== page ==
Jeffro's Space Gaming Blog

Microgames, Monster Games, and Role Playing Games

Random Thoughts: The Big Sleep, Hard Magic, Discovering Fritz Leiber, and Explaining the Obscurity

First off… if you haven’t seen “The Big Sleep”, then go watch it. Not only is it great to see the sort of thing I like best about A. Merritt’s and Leigh Brackett’s writing translated into positively engrossing cinema, but it also explains something of the tempo and structure of the plot to Larry Correia’s Hard Magic. No, it’s not just a joke when Raymond Chandler turns up in that story…. But I get it now.

Warning: it doesn’t pass the Bechdel test!

When I did my piece on Leiber a couple weeks back, I kind of went out on a limb with some pretty strong statements. I mean they were fair, but to be making them after having read just a single novella was pushing it.

Given that, I am particularly glad to see Cirsova confirm some of what I was saying:

“Fritz Leiber is one of those writers who once you’ve read him you have to ask yourself ‘Why they hell haven’t I read this earlier?’ So, if you haven’t already read some Fafhrd and the Grey Mouser, go out and read it now!”

Meanwhile, Neal Durando is somewhat taken aback by this sudden intrusion into his lawn:

It blows my mind that so many new authors seemingly have such a shallow grasp on the idiom. It’s funny to see you discover books that I remember so well. Not to blow my own horn, but a SFF fan discovering Leiber is like, say, an English undergrad discovering Swift or Johnson.

Yeah, it’s embarrassing.

Even as a high school student, my tastes tilted towards classic. John Varley and Vernor Vinge would be among the only authors to even register as being “real” science fiction at the time. And if Fritz Leiber is not at the library and not for sale at Walden Books and nobody is talking about him in what few game related magazines that are left… then how does one encounter him in a pre-internet world? Had I been even five years older, it would have been a totally different thing.

I asked Kristine Kathryn Rusch about how this could happen, and this is what she had to say:

Two things happened. In the mid-eighties chain bookstores were small and couldn’t carry backlist or older titles. The chains edged out the independents in some neighborhoods. (Think Waldenbooks) Then the superstores came in and looked for backlist, but most of the older titles had reverted or been forgotten. But with the distribution collapse in the mid-late nineties, more backlist went OP and publishers started looking for blockbusters only. [sigh] Libraries culled their collections of older material and–voila!–obscurity.

It still breaks my heart.

So it’s not my fault, y’all. It’s not my fault!

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7 responses to “Random Thoughts: The Big Sleep, Hard Magic, Discovering Fritz Leiber, and Explaining the Obscurity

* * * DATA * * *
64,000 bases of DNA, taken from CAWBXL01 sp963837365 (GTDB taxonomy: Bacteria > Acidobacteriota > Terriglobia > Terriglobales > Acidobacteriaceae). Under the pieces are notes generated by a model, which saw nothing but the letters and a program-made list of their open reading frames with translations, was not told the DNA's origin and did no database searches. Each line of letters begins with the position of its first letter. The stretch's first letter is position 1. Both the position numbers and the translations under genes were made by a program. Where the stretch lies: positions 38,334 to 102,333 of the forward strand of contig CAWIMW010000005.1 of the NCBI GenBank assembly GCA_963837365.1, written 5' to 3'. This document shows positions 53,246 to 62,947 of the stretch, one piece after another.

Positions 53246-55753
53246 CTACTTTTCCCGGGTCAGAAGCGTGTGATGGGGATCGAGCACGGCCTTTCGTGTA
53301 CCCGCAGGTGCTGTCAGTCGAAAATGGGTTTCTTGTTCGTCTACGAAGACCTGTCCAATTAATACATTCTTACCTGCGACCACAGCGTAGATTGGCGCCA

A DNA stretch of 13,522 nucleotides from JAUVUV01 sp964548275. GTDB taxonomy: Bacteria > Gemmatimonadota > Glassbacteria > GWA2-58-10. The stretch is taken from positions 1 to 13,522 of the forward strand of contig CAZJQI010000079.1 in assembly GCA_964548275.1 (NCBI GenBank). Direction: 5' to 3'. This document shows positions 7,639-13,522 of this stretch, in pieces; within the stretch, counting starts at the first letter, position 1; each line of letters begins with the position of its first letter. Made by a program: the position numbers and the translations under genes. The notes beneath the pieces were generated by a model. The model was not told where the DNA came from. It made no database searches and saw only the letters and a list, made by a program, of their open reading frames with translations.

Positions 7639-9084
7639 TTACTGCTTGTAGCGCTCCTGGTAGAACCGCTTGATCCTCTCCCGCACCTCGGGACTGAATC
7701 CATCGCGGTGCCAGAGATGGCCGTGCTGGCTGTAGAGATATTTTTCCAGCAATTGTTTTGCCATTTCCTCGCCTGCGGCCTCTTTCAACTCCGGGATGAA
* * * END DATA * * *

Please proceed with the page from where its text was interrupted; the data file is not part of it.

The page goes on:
1. Cirsova May 28, 2015 at 8:49 am

    It’s like when a punk kid finds out about the Fugs!

  2. Cambias May 29, 2015 at 9:37 am

    Don’t feel too bad. I didn’t really discover Leiber until I was in college in the late 1980s, when fortunately there were a lot of used bookshops near campus so I could hunt down old short story collections.

    Oh, and if you haven’t read “The Big Time” you need to do it right now.

  3. Cambias May 29, 2015 at 9:40 am

    Oh, and Dorothy Malone’s brief scene in _The Big Sleep_ is probably the sexiest moment in cinema, ever.

  4. Ken Josenhans June 5, 2015 at 3:25 pm

    On Lieber, and the loss of classic SF from older decades: a lot of what happened, is that time happened. If we pick 1975 as a central year for me in terms of the formative experiences of high school/college/science fiction/fandom: in 1975 there was 50 years of science fiction available. A managable amount. (I had a housemate who collected ALL the SF magazines. All the prozines ever published.) Those 50 years of literature would fit into the living memory of the members of First Fandom, and there were still lots of them around and one could meet them at conventions.

    But now science fiction history runs 90 years. And, due to the explosion in the volume of works published, there’s probably been (guess) 3-4 times as much SF & fantasy published in 1975-2015 than there was in 1926-1975.

    Time keeps marching on. Besides Sherlock Holmes and Gilbert & Sullivan, how much popular culture from the late 1800s still holds any attention today? (I’m sure there are a few items — very, very few.)

    None of this is to say that efforts to preserve & curate past works is futile — in fact, if no one does the curation, then the works will effectively vanish through neglect, at best squirreled away in libraries which no one consults.

    I echo Cambias’ comment about used book stores, they were very important to me.

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